|Research on food irradiation dates back to the turn of the century|
In 1958, Congress gave the FDA authority over the food irradiation process under the 1958 Food Additives Amendment to the Food, Drug, and Cosmetic Act. Research has included toxiological and microbiological evaluation, as well as testing for wholesomeness. The FDA has approved food irradiation processes for wheat, potatoes, pork, spices, poultry and fruits and vegetables and red meat.
Food irradiation was recognized by the United Nations which established the Joint Expert Committee on Food Irradiation. Their first meeting was in 1964. The committee concluded in 1980 that "irradiation of foods up to the dose of 10 kiloGrays introduces no special nutritional or microbiological problems." In 1999, the World Health Organization determined the dose limitation at very high dose is palatability, not safety. Irradiation should be considered parrallel to cooking in all aspects of safety.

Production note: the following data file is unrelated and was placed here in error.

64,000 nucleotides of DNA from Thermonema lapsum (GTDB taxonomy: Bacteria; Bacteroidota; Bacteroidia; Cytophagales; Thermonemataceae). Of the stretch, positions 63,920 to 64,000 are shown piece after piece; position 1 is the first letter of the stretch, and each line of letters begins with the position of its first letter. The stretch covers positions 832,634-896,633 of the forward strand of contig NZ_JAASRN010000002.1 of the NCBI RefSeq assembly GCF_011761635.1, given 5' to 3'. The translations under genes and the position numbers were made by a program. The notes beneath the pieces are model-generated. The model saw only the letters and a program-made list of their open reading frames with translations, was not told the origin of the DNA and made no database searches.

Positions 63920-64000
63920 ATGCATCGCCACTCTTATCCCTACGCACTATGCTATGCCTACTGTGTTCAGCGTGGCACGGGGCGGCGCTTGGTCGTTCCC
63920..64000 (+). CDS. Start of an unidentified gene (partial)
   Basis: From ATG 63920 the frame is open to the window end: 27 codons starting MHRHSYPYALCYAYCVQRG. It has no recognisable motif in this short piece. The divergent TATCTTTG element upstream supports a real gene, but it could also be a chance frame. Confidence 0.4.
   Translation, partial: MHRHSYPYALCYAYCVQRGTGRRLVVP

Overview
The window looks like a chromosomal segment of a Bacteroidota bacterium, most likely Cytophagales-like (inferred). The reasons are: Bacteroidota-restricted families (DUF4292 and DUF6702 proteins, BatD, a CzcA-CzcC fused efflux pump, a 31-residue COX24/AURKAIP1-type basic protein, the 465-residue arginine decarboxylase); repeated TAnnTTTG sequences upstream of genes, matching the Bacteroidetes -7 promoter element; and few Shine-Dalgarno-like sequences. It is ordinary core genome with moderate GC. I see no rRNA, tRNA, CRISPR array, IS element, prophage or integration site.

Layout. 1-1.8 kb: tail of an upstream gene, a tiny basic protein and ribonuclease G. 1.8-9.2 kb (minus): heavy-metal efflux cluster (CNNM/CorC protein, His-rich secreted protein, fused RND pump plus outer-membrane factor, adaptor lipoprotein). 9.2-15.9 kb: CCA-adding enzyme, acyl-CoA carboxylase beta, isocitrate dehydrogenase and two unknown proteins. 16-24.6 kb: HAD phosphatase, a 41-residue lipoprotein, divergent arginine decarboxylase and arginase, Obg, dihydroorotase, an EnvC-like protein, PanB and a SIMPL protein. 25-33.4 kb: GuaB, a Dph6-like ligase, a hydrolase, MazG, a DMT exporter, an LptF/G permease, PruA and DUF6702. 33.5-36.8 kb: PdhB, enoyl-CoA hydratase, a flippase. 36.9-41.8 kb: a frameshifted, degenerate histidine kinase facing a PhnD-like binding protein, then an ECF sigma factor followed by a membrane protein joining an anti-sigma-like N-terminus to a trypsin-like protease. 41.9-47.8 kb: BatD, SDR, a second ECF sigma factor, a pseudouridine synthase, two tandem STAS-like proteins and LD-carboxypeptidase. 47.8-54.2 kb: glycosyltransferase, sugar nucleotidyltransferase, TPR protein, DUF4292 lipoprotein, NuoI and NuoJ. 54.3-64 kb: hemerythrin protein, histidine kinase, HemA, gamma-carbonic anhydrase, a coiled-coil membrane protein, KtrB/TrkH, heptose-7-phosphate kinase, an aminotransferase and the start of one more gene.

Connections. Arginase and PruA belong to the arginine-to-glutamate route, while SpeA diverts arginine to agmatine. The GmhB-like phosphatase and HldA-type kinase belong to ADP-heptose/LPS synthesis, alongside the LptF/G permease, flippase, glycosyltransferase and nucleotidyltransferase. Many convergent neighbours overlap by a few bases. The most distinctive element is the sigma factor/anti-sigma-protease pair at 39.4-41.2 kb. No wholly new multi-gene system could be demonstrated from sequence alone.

The Food and Drug Administration gave permission for the expanded use of irradiation in the U.S. food supply in 1986.
America's astronauts have been eating irradiated foods from the beginning of the space program. Irradiated food was eaten by the Apollo astronauts on the moon and on the joint American-Soviet Apollo-Soyuz space flight. American astronauts have continued to consume irradiated beef, pork, smoked turkey and corned beef aboard the space shuttle flights.
Astronauts and cosmonauts eat irradiated foods whenever they are in space.
The Food and Drug Administration long ago authorized the use of irradiation to sterilize hospital equipment, disposable medical devices and other medical supplies, the use of x-rays and gamma rays to inspect food, and the use of ultraviolet radiation to control the growth of surface microorganisms and to sterilize water used in food production.